• General cognitive function is substantially heritable across the human life course from adolescence to old age. We investigated the genetic contribution to variation in this important, health-and well-being-related trait in middle-aged and older adults. We conducted a meta-analysis of genome-wide association studies of 31 cohorts (N = 53 949) in which the participants had undertaken multiple, diverse cognitive tests. A general cognitive function phenotype was tested for, and created in each cohort by principal component analysis. We report 13 genome-wide significant single-nucleotide polymorphism (SNP) associations in three genomic regions, 6q16.1, 14q12 and 19q13.32 (best SNP and closest gene, respectively: rs10457441, P = 3.93 x 10(-9), MIR2113; rs17522122, P = 2.55 x 10(-8), AKAP6; rs10119, P = 5.67 x 10(-9), APOE/TOMM40). We report one gene-based significant association with the HMGN1 gene located on chromosome 21 (P = 1x10(-6)). These genes have previously been associated with neuropsychiatric phenotypes. Meta-analysis results are consistent with a polygenic model of inheritance. To estimate SNP-based heritability, the genome-wide complex trait analysis procedure was applied to two large cohorts, the Atherosclerosis Risk in Communities Study (N = 6617) and the Health and Retirement Study (N = 5976). The proportion of phenotypic variation accounted for by all genotyped common SNPs was 29% (s.e. = 5%) and 28% (s.e. = 7%), respectively. Using polygenic prediction analysis, similar to 1.2% of the variance in general cognitive function was predicted in the Generation Scotland cohort (N = 5487; P = 1.5 x 10(-17)). In hypothesis-driven tests, there was significant association between general cognitive function and four genes previously associated with Alzheimer's disease: TOMM40, APOE, ABCG1 and MEF2C.
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5.
  • Graham, E. K., et al. (författare)
  • Trajectories of Big Five Personality Traits: A Coordinated Analysis of 16 Longitudinal Samplesty
  • 2020
  • Ingår i: European Journal of Personality. - 0890-2070. ; 34:3, s. 301-321
  • Tidskriftsartikel (refereegranskat)abstract
    • This study assessed change in self-reported Big Five personality traits. We conducted a coordinated integrative data analysis using data from 16 longitudinal samples, comprising a total sample of over 60 000 participants. We coordinated models across multiple datasets and fit identical multi-level growth models to assess and compare the extent of trait change over time. Quadratic change was assessed in a subset of samples with four or more measurement occasions. Across studies, the linear trajectory models revealed declines in conscientiousness, extraversion, and openness. Non-linear models suggested late-life increases in neuroticism. Meta-analytic summaries indicated that the fixed effects of personality change are somewhat heterogeneous and that the variability in trait change is partially explained by sample age, country of origin, and personality measurement method. We also found mixed evidence for predictors of change, specifically for sex and baseline age. This study demonstrates the importance of coordinated conceptual replications for accelerating the accumulation of robust and reliable findings in the lifespan developmental psychological sciences. (c) 2020 European Association of Personality Psychology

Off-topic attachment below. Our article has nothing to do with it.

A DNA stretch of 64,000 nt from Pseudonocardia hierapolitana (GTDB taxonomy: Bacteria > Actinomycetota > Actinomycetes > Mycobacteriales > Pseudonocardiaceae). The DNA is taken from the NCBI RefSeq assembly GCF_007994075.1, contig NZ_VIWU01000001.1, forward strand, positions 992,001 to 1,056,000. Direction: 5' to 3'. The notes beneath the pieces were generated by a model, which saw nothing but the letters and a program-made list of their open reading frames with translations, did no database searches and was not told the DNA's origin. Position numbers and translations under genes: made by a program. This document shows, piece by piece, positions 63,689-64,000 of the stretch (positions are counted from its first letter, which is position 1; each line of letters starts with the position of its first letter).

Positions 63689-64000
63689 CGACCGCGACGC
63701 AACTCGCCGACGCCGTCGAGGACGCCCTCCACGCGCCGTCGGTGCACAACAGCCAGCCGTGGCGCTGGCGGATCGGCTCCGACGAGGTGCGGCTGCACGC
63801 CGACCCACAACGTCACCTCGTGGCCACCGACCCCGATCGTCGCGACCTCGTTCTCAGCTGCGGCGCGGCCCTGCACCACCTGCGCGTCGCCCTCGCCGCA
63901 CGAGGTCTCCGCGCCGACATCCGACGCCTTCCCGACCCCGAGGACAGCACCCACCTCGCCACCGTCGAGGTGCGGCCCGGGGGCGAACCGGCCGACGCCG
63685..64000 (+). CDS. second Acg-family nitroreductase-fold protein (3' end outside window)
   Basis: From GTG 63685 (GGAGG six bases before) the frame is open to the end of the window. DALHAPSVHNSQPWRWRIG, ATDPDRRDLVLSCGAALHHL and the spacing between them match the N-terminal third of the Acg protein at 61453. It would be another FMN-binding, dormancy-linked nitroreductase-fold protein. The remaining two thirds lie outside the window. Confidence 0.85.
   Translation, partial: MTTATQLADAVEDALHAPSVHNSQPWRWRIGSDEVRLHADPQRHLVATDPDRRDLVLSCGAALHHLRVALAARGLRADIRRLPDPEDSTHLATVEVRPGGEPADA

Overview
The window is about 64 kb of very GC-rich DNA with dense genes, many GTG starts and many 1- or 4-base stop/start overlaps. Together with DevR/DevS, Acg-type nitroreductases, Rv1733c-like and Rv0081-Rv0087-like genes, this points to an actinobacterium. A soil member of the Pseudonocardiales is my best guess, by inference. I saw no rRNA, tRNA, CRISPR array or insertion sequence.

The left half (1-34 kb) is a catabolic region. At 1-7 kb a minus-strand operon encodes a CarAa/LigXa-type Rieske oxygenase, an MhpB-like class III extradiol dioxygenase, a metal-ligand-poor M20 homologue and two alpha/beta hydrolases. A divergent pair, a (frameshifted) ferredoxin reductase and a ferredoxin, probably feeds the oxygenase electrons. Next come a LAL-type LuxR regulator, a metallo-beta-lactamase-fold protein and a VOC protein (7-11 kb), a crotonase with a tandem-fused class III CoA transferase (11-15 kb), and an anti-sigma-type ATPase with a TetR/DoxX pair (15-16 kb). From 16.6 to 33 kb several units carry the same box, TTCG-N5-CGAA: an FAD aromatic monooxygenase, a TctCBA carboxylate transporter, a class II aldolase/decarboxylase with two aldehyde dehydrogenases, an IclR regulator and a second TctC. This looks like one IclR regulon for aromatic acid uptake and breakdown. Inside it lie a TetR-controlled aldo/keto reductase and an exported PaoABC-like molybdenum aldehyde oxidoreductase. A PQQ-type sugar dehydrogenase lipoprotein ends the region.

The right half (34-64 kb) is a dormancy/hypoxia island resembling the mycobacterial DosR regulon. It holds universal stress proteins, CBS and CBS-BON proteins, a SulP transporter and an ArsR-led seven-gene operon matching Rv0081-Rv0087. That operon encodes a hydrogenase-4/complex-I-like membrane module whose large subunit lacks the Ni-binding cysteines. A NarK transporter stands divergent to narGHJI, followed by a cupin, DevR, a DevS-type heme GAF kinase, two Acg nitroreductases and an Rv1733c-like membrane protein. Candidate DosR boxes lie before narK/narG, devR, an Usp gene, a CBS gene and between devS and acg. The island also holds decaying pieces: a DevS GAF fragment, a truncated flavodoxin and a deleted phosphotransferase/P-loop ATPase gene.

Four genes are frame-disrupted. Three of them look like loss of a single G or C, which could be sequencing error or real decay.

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6.
  • Liu, T., et al. (författare)
  • No association between CTNNBL1 and episodic memory performance
  • 2014
  • Ingår i: Translational Psychiatry. - 2158-3188 .- 2158-3188. ; 4
  • Tidskriftsartikel (refereegranskat)abstract
    • Polymorphisms in the gene encoding catenin-β-like 1 (CTNNBL1) were recently reported to be associated with verbal episodic memory performance--in particular, delayed verbal free recall assessed between 5 and 30 min after encoding--in a genome-wide association study on healthy young adults. To further examine the genetic effects of CTNNBL1, we tested for association between 455 single-nucleotide polymorphisms (SNPs) in or near CTNNBL1 and 14 measures of episodic memory performance from three different tasks in 1743 individuals. Probands were part of a population-based study of mentally healthy adult men and women, who were between 20 and 70 years old and were recruited as participants for the Berlin Aging Study II. Associations were assessed using linear regression analysis. Despite having sufficient power to detect the previously reported effect sizes, we found no evidence for statistically significant associations between the tested CTNNBL1 SNPs and any of the 14 measures of episodic memory. The previously reported effects of genetic polymorphisms in CTNNBL1 on episodic memory performance do not generalize to the broad range of tasks assessed in our cohort. If not altogether spurious, the effects may be limited to a very narrow phenotypic domain (that is, verbal delayed free recall between 5 and 30 min). More studies are needed to further clarify the role of CTNNBL1 in human memory.
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7.
  • Maass, Anne, et al. (författare)
  • Relationships of peripheral IGF-1, VEGF and BDNF levels to exercise-related changes in memory, hippocampal perfusion and volumes in older adults
  • 2016
  • Ingår i: NeuroImage. - 1053-8119 .- 1095-9572. ; 131, s. 142-154
  • Tidskriftsartikel (refereegranskat)abstract